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DairyNZ West Otago consulting officer Keely Sullivan, speaking at a wintering field day at Telford near Balclutha this month, said the Government had deferred some of its proposed new requirements for winter grazing, such as pugging, resowing requirements and new slope rules, until next year.
As a collective, farmers had "one year to get it right".
"Have those conversations with your neighbours if they’re not getting it right — no-one wants to be the one who says ‘Hey mate, pull your socks up’ but unfortunately, it’s only going to take one bad farmer to let us all down this winter and you don’t want it to be your neighbour because you didn’t say something to them."
Beef+Lamb New Zealand environment capability manager Tom Orchiston, of Dunedin, speaking in a swede paddock on the day, said farmers needed to create a winter grazing plan and "do the best that they can do" to reduce the impact on the environment and animal welfare.
"This is an opportunity for you guys to take the lead on this and get yourself a winter grazing plan and make sure it’s implemented. There will be people looking this year," Mr Orchiston warned.
Farmers as a collective needed to show the Government "we’ve got this and we don’t need all these regulations and rules".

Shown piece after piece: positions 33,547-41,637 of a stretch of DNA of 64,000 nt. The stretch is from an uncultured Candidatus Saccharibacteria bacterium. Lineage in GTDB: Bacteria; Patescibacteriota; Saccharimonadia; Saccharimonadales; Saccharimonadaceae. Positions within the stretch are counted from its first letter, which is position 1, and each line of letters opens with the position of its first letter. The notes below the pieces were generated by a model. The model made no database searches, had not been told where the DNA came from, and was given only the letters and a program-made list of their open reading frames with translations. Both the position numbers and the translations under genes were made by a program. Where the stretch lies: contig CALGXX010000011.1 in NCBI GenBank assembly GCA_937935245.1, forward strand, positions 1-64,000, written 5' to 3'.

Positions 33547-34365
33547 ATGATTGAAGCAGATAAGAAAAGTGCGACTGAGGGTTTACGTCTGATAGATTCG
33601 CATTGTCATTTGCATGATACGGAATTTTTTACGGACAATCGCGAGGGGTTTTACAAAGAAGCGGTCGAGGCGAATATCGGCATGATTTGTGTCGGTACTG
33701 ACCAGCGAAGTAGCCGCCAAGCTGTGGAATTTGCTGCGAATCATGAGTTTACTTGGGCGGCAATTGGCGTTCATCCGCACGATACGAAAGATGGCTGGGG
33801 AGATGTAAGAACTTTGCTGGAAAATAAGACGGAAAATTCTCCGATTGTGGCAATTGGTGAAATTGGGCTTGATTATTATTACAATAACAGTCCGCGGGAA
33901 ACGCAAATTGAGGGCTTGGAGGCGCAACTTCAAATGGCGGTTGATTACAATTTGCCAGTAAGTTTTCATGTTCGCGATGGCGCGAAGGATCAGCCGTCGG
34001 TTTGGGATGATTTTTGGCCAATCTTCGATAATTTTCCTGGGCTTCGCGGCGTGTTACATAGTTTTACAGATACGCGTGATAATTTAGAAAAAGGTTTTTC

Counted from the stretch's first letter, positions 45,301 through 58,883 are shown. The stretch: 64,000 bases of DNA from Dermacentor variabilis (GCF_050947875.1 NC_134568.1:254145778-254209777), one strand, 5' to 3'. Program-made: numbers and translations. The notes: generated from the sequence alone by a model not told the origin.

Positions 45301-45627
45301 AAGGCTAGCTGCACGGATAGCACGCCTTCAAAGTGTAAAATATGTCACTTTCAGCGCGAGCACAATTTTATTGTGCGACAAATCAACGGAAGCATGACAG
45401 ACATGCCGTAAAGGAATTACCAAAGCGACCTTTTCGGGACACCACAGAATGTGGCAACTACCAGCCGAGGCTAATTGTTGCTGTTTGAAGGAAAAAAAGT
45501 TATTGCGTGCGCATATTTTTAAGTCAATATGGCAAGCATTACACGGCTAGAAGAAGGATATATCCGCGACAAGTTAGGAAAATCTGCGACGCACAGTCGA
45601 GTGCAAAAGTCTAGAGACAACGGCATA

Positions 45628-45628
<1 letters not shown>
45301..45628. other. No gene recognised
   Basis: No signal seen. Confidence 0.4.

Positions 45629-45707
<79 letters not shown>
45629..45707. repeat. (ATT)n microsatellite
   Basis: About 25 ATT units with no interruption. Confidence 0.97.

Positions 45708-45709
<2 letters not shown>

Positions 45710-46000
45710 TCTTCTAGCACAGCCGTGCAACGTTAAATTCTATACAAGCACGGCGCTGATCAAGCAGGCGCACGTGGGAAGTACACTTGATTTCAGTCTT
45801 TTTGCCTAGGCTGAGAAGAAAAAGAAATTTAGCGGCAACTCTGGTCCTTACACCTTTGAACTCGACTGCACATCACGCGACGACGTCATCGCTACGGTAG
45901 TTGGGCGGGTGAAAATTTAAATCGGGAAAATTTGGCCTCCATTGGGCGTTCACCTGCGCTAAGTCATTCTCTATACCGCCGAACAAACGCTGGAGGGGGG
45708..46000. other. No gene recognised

As part of the field day, groups of farmers designed a winter grazing plan for the same swede paddock at Telford.
Southland-Otago Dairy Industry Awards Share Farmer of the Year winner Scott Henderson was a farmer participating in the field day.
He shared his group’s plan for the Telford paddock.
Mr Henderson’s plan included temporarily installing fencing around an uncultivated section of the paddock, beside a shelter belt.
During bad weather, stock could be put in the area and given supplementary feed
Mr Orchiston praised farmers who included a contingency plan to ensure stock and paddocks were protected when the weather "turns to custard".
"That’s a really important part of it. Inevitably, there is going to be a big rainfall or snow storm and it’s something you need to plan for."
Otago Regional Council rural liaison team leader Rebecca Begg, speaking in a swede paddock, talked about the importance of identifying a "critical source area (CSA)" on a farm.
A critical source area was a low-lying part of a farm, such as gullies or swales, where contaminants such as nutrients and bacteria could accumulate.
Rainfall could wash the sediment to a waterway.
From her observations across Otago, she warned farmers some management of the critical areas leading into winter could be "misinterpreted".
To avoid a potential "nightmare", a farmer could avoid cultivating a winter crop in a paddock because of the number and location of the critical areas in it, she said.
If they did stock should start grazing the crop from the top of a slope towards any of the critical source areas, she said.
Ideally, crops should not be cultivated near critical areas, she said.
If crops were planted near a critical source area, stock should only graze it when conditions were dry, near the end of the grazing season, allowing the crop to bind the soil and catch nutrients for as long as possible.
Mr Orchiston said critical areas should be protected from stock by placing supplementary feed and portable troughs away from them.
If possible, critical source areas should be fenced off.
"Don’t cultivate those areas, leave them in long green grass."